Watching Freddie Lyon in The Hour
I think about wiry sangfroid, and how my favorite
TV men are rebels with devil-may-care hair:
chip-on-a-shoulder cloak and dagger. The draw
about misfits who love without being able to say,
and so resort to barbed lines, is that we’re all Freddie,
too obstinate in a borrowed tux. I like that certain
petulance full of confidence played by Ben Whishaw
just as I like Bel Rowley, his BBC producer,
played by Romola Garai, whose tailored columns
are dynamite in a bell jar. I get their reserve,
which I suffer, whether it comes from a British
ancestor who left me with the plainest surname
or whether I’d have come by indirectness anyway.
In 1950’s London Freddie traces the murder
of a debutante, and while it’s never equivalent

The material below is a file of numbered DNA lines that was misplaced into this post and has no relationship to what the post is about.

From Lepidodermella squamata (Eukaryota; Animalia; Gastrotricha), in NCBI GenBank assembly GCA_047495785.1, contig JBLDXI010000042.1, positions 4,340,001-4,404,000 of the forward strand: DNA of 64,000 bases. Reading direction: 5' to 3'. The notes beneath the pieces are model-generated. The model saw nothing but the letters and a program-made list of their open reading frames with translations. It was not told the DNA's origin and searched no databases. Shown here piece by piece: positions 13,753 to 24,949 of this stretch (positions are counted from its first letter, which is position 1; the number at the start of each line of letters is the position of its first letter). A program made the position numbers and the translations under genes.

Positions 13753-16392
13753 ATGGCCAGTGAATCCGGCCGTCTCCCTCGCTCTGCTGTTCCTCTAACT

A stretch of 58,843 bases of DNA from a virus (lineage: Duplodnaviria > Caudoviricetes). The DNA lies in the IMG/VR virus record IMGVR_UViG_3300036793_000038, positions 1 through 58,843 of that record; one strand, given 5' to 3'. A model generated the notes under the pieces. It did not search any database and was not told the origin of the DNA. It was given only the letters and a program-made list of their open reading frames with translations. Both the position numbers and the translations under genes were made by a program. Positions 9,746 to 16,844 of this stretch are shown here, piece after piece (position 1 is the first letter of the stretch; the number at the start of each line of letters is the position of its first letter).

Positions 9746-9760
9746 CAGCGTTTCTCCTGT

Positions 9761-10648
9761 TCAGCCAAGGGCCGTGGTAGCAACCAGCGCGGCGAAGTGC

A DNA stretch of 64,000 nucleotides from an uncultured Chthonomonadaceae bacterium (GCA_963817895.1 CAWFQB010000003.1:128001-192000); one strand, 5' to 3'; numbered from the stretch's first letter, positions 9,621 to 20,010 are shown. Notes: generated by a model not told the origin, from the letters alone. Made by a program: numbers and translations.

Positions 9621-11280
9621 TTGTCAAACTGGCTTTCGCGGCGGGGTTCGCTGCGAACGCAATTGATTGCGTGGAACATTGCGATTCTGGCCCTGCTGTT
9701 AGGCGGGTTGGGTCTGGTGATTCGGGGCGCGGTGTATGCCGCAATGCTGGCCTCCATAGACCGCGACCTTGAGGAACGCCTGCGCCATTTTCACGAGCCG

I know a little about trying to reconcile pain
with what you later learn. How obsession molts
and returns, the same idea shedding as it goes,
each time more glittering, so that at last the snake
is the spy in the nest you thought your own.
What do we owe memory? Freddie’s dead friend
haunts him, even as Hungary and the Suez
stain the reels. About getting the truth right
I’ve spent my life wanting answers: why one body’s
a message while another is silenced, what happens
after news that stays news grows cold. I thought
everything mattered. Nobody heard. I, too,
mistook the work’s salvo for salve.
Karen Rigby is the author of Chinoiserie (Ahsahta Press). She lives in Arizona.